But why think Pr(HN) ≥ Pr(HE)? Because HN implies a magical force creating the universe, and magical forces creating stuff is the sort of thing that substantially deviates from the sorts of things we know exist (I used similar reasoning when arguing for the presumption of atheism), whereas physical reality existing eternally without any external cause is very plausible and doesn’t require positing anything so extravagant as a magical being or force creating something. Thus, Pr(HN) ≥ Pr(HE), and while Pr(HE|E) > Pr(HE), the fact remains that Pr(HE|E) ≤ 0.5, and thus Pr(H|E) ≤ 0.5 even though Pr(H|E) > Pr(H).

Friday, July 31, 2015

I Have a Mutant Power (and So Do You Maybe)

A while back I blogged about mutant humans with enhanced abilities like stronger than normal bones. I neglected to point out that I myself have a mutant power. Can you guess what it is? Hint: it’s a very common one.

Answer: I have the ability to digest lactose as an adult.

Lactose is a sugar found in milk, and the ability to digest it is useful as an infant when mother’s breastfeed their babies. Something called the LCT gene provides instructions for making lactase, an enzyme that helps people digest lactose. When infants get older, nature deems they no longer need lactase and as infants get older they gradually lose the ability to digest lactose due to the LCT gene not being expressed so much (that is, the gene becomes gradually less “active”), at least, that’s how it is for many people who don’t have the mutation to keep it being expressed.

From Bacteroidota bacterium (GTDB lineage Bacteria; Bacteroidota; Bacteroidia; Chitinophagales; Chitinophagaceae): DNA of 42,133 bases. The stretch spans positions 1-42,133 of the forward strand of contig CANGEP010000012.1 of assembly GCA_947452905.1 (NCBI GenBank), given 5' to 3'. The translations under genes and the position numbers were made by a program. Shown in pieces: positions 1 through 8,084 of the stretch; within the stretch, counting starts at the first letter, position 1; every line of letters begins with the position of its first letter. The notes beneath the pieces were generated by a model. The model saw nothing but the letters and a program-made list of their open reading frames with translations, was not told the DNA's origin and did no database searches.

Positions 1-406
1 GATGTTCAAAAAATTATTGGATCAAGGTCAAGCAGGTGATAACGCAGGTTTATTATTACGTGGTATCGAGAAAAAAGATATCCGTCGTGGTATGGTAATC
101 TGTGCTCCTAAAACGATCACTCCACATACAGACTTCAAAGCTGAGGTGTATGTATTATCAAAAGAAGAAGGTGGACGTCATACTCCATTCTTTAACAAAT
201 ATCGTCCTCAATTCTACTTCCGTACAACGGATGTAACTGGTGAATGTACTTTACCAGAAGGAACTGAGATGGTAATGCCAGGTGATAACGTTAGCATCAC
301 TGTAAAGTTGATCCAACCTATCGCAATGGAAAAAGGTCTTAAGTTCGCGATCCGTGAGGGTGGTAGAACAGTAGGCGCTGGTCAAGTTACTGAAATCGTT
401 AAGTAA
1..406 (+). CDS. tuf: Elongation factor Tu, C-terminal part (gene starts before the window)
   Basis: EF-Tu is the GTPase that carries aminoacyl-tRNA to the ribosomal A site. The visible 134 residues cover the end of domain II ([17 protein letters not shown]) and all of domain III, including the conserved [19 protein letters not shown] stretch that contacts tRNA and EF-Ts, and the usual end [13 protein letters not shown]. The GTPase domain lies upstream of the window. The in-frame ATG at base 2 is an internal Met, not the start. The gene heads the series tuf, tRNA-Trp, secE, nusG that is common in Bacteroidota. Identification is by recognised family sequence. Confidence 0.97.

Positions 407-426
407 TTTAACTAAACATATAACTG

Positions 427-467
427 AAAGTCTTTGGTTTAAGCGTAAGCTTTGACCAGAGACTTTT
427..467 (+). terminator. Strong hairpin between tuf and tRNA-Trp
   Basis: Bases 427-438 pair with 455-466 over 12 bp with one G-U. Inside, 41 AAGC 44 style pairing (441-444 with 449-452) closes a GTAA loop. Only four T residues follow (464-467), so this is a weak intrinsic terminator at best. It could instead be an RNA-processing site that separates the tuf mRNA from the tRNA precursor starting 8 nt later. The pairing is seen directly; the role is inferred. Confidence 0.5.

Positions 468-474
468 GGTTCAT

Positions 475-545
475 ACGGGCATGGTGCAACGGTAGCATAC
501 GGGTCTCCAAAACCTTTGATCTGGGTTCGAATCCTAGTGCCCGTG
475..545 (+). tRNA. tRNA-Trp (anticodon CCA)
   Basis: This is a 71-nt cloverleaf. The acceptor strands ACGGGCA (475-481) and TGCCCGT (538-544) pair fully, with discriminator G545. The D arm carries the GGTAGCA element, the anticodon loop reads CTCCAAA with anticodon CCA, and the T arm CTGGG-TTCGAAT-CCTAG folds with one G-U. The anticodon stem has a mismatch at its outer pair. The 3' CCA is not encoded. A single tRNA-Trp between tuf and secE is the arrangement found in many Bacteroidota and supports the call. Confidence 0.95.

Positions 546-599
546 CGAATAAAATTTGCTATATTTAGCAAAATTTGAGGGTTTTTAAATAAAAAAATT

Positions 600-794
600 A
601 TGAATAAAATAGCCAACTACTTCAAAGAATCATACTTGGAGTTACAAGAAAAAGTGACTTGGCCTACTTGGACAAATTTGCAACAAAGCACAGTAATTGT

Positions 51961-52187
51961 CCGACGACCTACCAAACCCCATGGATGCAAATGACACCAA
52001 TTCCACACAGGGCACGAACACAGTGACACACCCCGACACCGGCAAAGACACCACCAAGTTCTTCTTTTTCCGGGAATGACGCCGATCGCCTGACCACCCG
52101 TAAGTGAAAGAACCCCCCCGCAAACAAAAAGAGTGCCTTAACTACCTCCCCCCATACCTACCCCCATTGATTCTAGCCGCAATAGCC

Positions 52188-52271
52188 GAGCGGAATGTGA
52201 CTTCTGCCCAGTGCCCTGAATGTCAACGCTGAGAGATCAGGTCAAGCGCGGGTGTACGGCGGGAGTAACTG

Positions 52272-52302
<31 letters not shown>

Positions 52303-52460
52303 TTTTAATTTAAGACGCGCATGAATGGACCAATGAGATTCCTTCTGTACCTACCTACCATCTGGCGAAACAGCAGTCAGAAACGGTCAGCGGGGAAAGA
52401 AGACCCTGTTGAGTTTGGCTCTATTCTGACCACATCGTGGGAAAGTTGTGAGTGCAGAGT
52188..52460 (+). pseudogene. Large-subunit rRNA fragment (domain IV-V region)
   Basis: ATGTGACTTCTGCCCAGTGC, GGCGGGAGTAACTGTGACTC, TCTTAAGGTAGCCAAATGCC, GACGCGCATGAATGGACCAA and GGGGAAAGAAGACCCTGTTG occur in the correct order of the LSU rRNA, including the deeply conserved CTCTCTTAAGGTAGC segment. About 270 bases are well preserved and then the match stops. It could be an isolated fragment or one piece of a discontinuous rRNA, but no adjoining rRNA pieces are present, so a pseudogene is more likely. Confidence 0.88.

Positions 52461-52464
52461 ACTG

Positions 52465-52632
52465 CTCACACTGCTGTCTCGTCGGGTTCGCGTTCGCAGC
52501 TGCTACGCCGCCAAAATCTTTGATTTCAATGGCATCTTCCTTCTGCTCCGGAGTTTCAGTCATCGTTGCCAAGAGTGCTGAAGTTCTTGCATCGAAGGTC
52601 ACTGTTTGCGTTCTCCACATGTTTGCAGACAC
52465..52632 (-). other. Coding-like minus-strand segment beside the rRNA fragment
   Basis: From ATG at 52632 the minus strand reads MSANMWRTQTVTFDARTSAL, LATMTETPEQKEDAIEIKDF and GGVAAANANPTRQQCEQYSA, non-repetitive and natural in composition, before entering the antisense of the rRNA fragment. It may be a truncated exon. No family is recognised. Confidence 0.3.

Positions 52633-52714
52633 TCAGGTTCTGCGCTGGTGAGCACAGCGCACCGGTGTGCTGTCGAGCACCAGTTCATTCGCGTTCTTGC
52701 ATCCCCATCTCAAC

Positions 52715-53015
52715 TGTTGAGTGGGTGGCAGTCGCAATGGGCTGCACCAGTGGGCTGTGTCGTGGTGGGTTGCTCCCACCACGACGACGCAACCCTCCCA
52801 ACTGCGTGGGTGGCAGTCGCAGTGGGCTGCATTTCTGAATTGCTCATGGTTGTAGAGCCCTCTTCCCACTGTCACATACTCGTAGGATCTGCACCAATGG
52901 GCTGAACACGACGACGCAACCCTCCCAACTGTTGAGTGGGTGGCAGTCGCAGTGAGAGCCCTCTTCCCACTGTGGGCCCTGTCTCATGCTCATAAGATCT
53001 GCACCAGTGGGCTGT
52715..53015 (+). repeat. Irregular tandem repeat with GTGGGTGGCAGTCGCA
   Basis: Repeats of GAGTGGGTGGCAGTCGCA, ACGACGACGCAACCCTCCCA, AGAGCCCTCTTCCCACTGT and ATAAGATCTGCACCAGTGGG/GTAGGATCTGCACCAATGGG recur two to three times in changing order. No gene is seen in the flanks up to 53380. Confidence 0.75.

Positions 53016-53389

The ability to digest lactose is actually the result of a fairly recent mutation in humans. How recent? Roughly 10,000 BCE but it didn’t start to really emerge until about 7,500 years ago in Europe (in evolution terms, that’s a slight twitch of the clock), and not everyone has the full ability to digest lactose; about 65% of people have some form of lactose intolerance (the inhibited ability to digest lactose can range from mild to severe). This isn’t to say that people didn’t consume dairy products before then though. People fermented milk to make cheese or yogurt which reduces the lactose in amounts that they could tolerate. With those who were severely lactose intolerant, which was quite a few people before the mutation spread, drinking milk made people very ill. The ability to digest lactose as an adult gave people a selective advantage, though exactly why the mutation spread so quickly (in evolution terms) is currently unknown.